OBX - Rodanthe, Waves and Salvo LbNA # 21667
|Placed Date||Apr 17 2006|
|Found By||smalltowngal (Attempted)|
|Last Update||Aug 15 2015|
Here you will find letterboxes commemorating three little fishing towns along the Outer Banks. Enjoy your 1 mile loop walk on an abandoned, paved road.
Go to the Salvo Day Use Area just south of the town of Salvo on the sound side of the island. Just after you pull off of Highway 12, park your car in the 6 car lot on the left. You will be walking on the old camp road where motor vehicles are no longer allowed. The trail is paved and good for bikes and strollers.
Box #1: OBX - Rodanthe
Rodanthe used to be called Chicamacomico, which is an Algonquin word for “sinking down sand.” As is common for the Outer Banks, once the post office came the name was changed to Rodanthe, presumably because Chicamacomico was too hard to pronounce or spell. Rodanthe is the easternmost point of North Carolina, sticking the out the furthest east on the Outer Banks and is known for a history of flooding.
As you entered Rodanthe on the north side you probably saw a lot of cars pulled off to the side of the road. These are surfers, hitting one of the most popular surfing spots on the Outer Banks.
Walk toward the now closed campground area just a few yards to the west. Take the southerly camp road to the left and follow this road in the opposite directions as the arrows indicate a driver would go. Find campsite C51. The fun here will be trying to make out the now faded campsite numbers. At the back of the parking pad for site C51 is a tree. Go to the back of the tree and look at eye level in the tree, wedged in between branches, for the letterbox. Re-wedge it tightly so that it will outlast the hurricanes that are sure to come through here.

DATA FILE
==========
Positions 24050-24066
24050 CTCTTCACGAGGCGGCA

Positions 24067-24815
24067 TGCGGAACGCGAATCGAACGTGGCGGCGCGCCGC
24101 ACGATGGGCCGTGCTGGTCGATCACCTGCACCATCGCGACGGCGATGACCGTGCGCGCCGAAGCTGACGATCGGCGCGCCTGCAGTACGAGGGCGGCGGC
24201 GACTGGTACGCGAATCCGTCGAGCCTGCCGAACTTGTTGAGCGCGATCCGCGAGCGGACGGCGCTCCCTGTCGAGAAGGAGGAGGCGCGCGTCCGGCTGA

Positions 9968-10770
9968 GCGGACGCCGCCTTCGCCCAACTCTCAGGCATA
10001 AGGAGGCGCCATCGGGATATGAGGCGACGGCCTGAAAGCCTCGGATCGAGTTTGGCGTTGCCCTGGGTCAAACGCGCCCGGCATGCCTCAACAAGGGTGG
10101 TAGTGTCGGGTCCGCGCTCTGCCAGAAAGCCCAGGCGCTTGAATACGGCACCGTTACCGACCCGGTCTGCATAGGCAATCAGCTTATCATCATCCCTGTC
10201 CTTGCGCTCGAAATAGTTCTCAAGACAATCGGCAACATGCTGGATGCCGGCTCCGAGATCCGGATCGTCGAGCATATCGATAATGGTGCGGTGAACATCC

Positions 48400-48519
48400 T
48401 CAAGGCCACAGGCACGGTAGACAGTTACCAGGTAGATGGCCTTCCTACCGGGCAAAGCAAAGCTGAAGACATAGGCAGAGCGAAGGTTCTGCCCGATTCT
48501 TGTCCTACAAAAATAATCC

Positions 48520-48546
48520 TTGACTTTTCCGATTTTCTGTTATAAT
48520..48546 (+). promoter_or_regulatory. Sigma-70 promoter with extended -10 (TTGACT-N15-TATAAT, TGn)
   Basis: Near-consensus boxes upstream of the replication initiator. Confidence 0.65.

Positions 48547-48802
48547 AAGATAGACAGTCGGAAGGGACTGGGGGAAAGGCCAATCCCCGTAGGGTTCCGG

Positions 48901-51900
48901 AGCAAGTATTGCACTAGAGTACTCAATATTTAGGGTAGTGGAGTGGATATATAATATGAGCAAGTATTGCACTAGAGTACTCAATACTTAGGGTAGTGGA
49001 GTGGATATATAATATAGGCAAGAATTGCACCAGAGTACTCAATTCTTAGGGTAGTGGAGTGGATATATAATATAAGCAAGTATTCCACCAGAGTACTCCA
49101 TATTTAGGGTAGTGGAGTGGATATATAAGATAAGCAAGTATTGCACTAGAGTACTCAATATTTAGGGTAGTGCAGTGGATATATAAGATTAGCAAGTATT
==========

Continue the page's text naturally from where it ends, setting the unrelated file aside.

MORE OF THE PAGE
Box#2: OBX - Waves
Waves was part of the Chicamacomico Banks and was named South Rodanthe until the postal service came and renamed it Waves, for obvious reasons. Waves is a nice quiet beach town.
Continue going in a southerly direction along the camp road from the Rodanthe letterbox. Turn left on the next camp road on the left, going through the wooden posts. You will see a pull out on the right and two pullouts on the left. In between the pullouts on the left is a large tree. Work your way to the base of this tree and look under the branch starting out low to the ground and heading west for the letterbox. Be sure to wedge it back under the branch when you are done stamping in and cover it well.
Box #3: OBX - Salvo:
Salvo was named Clarksville until the post office came to town in 1901. “There’s a legend as to how the name Salvo came about. It’s said that a Union ship proceeding north from Fort Hatteras sailed by this village during the Civil War and that the commander of the ship inquired about its name. He was informed that the village had no name on the Union charts. The commander told the assistant to “give it a salvo anyway” (a firing of the cannon) and the name Salvo was marked on the Union charts. The name was apparently perpetuated on other maps as well so that when the postal service was looking for a name other that South Rodanthe it chose Salvo.
The Salvo Day Use Area is one of the two best soundside beaches for families on Hatteras Isalnd (the other is Canadian Hole/The Haulover just south of Avon). When the ocean is too rough, this is a great place to bring the kids.
From the Waves letterbox return to the main camp road you just came from. Make a left on this road and continue against the arrows. In between campsites B7 and B5 is a tall tree. Look at the base of this tree for the Salvo letterbox. Be sure to put the sticks back on top of it to keep it weighed down.